In the back yard of our house
On Sutter Street in North Fairmount
There was one little cherry tree,
Which, despite its diminutive size,
Produced a fair amount of
Sour cherries once a year
My mother baked a cherry pie,
But without removing the seeds.
You had to spit the pits out
On your plate.
(We never figured out why mom
didn’t remove the seeds from the cherries.
I am guessing it was too much work).
Of more importance to me
As a child
Was climbing that tree
Where I somehow managed to
Wedge a board into a Y of the tree
From which I could sit
And read my book
And eat peanut butter crackers.
At my grandmother’s house
On Baltimore Street
There were many trees, mostly apple,
And we were free to climb the trees;
When there were apples to harvest
Grandma would send a grandson
Up the tree to shake the limbs
And we would gather the apples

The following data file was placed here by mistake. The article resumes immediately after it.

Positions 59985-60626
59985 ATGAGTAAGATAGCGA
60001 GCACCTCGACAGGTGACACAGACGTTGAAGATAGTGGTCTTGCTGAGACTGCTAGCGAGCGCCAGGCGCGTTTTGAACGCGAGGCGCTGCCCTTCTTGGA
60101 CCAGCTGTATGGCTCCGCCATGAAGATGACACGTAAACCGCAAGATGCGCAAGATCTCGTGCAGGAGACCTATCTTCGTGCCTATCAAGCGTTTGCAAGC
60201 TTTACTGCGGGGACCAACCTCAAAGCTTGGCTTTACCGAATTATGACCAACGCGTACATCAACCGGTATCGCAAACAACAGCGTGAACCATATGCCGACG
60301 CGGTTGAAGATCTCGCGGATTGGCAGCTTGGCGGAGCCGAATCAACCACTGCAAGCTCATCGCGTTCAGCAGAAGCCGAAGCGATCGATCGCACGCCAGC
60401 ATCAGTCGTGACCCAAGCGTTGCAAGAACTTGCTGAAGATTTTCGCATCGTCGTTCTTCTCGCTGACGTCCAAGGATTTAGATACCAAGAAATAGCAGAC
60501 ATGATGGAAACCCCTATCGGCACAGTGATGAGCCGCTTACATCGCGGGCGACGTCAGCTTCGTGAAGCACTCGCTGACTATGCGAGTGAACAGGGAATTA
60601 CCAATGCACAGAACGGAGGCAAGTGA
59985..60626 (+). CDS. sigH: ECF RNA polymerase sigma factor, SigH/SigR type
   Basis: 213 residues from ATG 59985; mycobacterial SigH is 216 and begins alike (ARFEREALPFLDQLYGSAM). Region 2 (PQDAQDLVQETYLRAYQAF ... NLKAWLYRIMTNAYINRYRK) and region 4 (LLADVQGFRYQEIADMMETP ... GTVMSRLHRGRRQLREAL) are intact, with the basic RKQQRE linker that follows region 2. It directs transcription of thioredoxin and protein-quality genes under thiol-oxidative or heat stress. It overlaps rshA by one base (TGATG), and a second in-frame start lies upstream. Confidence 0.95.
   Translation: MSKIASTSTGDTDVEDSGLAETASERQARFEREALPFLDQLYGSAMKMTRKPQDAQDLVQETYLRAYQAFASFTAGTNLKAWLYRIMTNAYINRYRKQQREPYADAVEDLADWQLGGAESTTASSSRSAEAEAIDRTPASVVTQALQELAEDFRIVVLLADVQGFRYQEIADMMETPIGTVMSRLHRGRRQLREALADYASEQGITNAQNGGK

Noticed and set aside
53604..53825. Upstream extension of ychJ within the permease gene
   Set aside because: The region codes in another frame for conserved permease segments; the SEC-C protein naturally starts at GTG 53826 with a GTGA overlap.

Which were made into applesauce,
A family event that my mother and
Two aunts participated in.
Excess apples would be put into a red wagon
And one of the grandchildren would take them
To the nuns’ house behind St Leo’s School.
Maybe they made applesauce too.
Across the street from us
The Back Family had a pear tree
But I don’t remember any of us ever climbing
That tree. It may have been too big without
Branches to provide some leverage.
We did sometimes pick the pears to eat.
We were tree climbing children,
All of us
But I think I forsook climbing trees
Once I became ten or eleven years old.
I was too old to be climbing trees anymore.
Sandra Lee Smith
Posted 2010/updated May 13, 2018